Release Date: Sep 7, 2010
Record label: Thrill Jockey
Genre(s): Electronic, Avant-Garde, Experimental Ambient, Experimental Electronic
There is comfort in being continually surprised. One would expect the third solo album from The Sea and Cake linchpin Sam Prekop to be an immensely entertaining rock record, but it is doubtful anyone would have anticipated just how little Old Punch Card owes to the artist’s past glories. Let’s face it, the man is grotesquely brilliant compared to the majority of musos making ‘art.’ Causing waves in a variety of artistic circles with his painting, photography, and music, Prekop knows that art redefines art with each new work.
In January 2007 Sam Prekop talked to Pitchfork about an upcoming album by the Sea and Cake, the Chicago band he fronts. He also mentioned that someday he wanted to make an electronic record inspired in part by Plux Quba, an obscure late-1980s album by Portuguese composer Nuno Canavarro that got a second life when it was reissued a decade later by Jim O'Rourke's Mokai imprint. "That's the high-water mark, in my opinion, of electronic music," Prekop said.
A departure from his two previous solo albums, the Sea and Cake frontman Sam Prekop takes a break from quietly jazzy indie pop on his third solo outing, Old Punch Card, which finds Prekop moving in a more experimental, electronic direction. Sparse and textural, the album drifts back and forth between ambient melodies and static-filled soundscapes, falling somewhere between Animal Collective’s Campfire Songs and the works of Nuno Canavarro. Glitchy, unnatural sounds collide with soothing synth tones, feeling as if some kind of alien intelligence is trying to communicate something to listeners in a musical language they can’t understand, making the songs both soothing and enigmatic.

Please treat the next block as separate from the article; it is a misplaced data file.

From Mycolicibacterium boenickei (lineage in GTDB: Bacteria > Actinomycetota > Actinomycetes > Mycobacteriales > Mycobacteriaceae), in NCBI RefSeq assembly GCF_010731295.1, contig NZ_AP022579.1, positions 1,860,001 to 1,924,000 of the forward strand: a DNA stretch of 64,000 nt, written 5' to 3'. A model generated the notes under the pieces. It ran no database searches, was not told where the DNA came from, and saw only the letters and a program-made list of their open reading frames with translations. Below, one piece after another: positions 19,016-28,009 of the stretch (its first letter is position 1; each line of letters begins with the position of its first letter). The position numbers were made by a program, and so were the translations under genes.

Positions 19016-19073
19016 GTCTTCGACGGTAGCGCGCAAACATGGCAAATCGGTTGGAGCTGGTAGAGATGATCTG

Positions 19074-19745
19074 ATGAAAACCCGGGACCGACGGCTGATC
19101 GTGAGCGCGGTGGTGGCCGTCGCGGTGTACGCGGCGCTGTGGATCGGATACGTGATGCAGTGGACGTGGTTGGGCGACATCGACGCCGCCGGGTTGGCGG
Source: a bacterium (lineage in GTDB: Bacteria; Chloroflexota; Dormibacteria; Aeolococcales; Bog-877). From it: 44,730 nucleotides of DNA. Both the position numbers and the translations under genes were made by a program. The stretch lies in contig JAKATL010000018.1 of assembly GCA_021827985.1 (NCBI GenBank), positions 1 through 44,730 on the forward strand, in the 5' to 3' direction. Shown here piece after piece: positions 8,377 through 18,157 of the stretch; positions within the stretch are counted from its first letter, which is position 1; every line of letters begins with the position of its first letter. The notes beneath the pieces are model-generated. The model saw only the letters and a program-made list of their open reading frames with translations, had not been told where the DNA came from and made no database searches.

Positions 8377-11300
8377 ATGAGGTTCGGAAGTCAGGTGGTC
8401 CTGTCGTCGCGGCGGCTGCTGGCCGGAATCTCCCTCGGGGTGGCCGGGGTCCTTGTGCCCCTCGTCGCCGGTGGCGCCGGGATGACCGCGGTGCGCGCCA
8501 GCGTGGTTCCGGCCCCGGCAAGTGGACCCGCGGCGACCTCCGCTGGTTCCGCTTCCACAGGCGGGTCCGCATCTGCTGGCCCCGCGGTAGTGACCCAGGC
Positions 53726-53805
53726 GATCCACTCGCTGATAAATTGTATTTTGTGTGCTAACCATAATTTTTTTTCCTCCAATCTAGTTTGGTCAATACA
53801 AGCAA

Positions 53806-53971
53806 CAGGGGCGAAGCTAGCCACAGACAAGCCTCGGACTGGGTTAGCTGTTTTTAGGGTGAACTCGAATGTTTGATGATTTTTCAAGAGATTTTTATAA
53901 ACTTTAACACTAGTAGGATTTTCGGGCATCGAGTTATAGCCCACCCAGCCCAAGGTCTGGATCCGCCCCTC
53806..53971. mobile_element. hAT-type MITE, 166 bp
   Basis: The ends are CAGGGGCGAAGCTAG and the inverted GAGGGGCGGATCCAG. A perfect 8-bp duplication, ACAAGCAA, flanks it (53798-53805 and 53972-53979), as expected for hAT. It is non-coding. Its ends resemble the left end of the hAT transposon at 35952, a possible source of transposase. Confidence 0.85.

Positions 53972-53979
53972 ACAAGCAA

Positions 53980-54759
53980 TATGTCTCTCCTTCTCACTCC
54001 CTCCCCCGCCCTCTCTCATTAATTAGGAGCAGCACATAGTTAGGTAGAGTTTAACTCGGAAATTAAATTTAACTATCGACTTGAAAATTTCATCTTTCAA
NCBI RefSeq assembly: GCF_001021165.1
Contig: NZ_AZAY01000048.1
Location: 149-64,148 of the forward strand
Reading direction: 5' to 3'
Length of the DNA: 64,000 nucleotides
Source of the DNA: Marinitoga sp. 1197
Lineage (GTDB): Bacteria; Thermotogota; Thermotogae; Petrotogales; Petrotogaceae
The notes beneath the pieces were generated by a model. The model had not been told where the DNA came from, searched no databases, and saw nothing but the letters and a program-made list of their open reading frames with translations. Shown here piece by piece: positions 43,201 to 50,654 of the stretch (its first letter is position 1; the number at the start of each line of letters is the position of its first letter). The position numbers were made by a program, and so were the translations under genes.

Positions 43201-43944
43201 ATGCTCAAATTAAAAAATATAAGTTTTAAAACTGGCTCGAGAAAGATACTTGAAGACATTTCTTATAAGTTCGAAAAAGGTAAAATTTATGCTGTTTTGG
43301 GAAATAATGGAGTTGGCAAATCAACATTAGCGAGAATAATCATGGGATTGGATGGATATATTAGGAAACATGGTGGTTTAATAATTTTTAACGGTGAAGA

Have you ever heard a synthesizer disintegrate? Ever heard a cable modem explode? Have you ever wanted to? With Old Punch Card, Sam Prekop is the architect of a raw, digital landscape of electronic effects so harsh and basic, its parts are hardly “songs” in any respect but, more accurately, fleeting fragments of sound. The noisiest, most aimless stretches of Old Punch Card could be mistaken for a music editing software firing on random without a musician operating it. There is plenty of EQ shifting, a shitload of buzzing and percolating.
A stylistic about-face from the Sea & Cake frontman on his third solo LP. David Sheppard 2010 A stalwart of Chicago’s intrepid leftfield creative community, Sam Prekop’s musical renown is based on his work in turn-of-the-90s rock band Shrimp Boat and subsequently as leader of The Sea & Cake, the deft Windy City quartet whose marriage of liquid electric guitars, breathless vocals and African and Brazilian rhythms has won them a loyal international following. Prekop has also delivered two solo albums which broadly inhabit The Sea & Cake’s mellifluous, alternative pop manor, but this, his third, is a substantial about-face.